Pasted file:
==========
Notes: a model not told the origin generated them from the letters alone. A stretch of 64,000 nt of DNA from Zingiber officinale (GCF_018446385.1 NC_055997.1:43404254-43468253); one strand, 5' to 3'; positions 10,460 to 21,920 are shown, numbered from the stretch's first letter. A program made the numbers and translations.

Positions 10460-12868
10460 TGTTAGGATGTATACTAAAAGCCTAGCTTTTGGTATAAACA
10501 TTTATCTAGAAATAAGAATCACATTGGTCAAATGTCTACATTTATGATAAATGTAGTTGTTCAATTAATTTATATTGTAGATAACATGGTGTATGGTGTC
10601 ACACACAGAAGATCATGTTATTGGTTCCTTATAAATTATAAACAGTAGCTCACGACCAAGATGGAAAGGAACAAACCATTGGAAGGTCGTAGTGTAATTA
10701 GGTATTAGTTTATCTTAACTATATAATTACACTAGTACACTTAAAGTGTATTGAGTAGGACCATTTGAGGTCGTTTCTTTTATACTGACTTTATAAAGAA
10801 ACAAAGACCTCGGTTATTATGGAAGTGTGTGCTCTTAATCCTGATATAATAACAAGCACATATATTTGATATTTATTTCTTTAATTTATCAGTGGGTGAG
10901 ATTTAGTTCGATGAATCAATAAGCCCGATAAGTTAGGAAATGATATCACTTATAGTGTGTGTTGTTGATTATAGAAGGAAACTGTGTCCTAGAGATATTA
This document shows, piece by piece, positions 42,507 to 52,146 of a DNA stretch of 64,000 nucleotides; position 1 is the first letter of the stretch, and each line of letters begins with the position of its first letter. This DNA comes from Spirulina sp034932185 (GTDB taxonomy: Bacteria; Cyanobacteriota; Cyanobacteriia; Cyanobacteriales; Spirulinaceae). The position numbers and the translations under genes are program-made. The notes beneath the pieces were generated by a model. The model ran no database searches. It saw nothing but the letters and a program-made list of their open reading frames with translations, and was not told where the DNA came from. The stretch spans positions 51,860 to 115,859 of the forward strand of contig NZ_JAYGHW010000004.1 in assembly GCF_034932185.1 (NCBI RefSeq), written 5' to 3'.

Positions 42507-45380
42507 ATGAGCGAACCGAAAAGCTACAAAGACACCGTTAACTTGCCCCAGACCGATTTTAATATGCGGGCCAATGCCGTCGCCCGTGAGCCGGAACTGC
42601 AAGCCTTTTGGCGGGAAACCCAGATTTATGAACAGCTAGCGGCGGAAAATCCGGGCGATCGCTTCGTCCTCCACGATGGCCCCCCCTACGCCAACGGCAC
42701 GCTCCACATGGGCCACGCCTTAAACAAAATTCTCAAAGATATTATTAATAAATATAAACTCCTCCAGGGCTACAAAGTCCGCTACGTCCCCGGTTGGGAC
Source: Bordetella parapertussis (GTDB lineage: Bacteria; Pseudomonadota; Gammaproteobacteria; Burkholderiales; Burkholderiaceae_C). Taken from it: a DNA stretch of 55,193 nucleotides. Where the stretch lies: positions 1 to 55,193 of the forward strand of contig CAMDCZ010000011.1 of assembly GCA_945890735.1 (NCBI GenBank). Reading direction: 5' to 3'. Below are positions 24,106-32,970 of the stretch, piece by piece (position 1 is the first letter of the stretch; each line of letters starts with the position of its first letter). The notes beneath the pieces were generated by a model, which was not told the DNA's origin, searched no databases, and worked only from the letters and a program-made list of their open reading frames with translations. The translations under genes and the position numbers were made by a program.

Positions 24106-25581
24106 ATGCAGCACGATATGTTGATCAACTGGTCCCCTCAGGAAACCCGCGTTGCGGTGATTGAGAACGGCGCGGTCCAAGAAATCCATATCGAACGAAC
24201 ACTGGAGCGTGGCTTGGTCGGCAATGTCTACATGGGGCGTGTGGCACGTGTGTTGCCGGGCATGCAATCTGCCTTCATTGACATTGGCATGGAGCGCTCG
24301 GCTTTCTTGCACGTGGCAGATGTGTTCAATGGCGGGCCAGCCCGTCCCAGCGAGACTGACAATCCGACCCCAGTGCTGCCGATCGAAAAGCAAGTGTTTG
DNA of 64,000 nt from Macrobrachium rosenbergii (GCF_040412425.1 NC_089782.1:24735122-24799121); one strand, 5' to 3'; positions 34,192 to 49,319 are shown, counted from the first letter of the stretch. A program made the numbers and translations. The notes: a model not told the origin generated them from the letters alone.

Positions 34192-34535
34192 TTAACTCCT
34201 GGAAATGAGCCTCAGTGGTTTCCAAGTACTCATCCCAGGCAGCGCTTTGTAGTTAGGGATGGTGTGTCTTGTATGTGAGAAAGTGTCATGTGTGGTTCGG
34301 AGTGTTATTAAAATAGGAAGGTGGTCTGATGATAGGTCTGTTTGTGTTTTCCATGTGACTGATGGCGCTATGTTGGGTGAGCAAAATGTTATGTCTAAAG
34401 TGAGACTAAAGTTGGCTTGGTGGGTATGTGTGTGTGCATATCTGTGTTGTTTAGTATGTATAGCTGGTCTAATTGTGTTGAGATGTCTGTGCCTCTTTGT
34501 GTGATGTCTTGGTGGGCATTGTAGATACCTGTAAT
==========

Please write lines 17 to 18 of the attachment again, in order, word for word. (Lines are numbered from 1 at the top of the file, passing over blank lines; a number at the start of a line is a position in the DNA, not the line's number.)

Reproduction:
24201 ACTGGAGCGTGGCTTGGTCGGCAATGTCTACATGGGGCGTGTGGCACGTGTGTTGCCGGGCATGCAATCTGCCTTCATTGACATTGGCATGGAGCGCTCG
24301 GCTTTCTTGCACGTGGCAGATGTGTTCAATGGCGGGCCAGCCCGTCCCAGCGAGACTGACAATCCGACCCCAGTGCTGCCGATCGAAAAGCAAGTGTTTG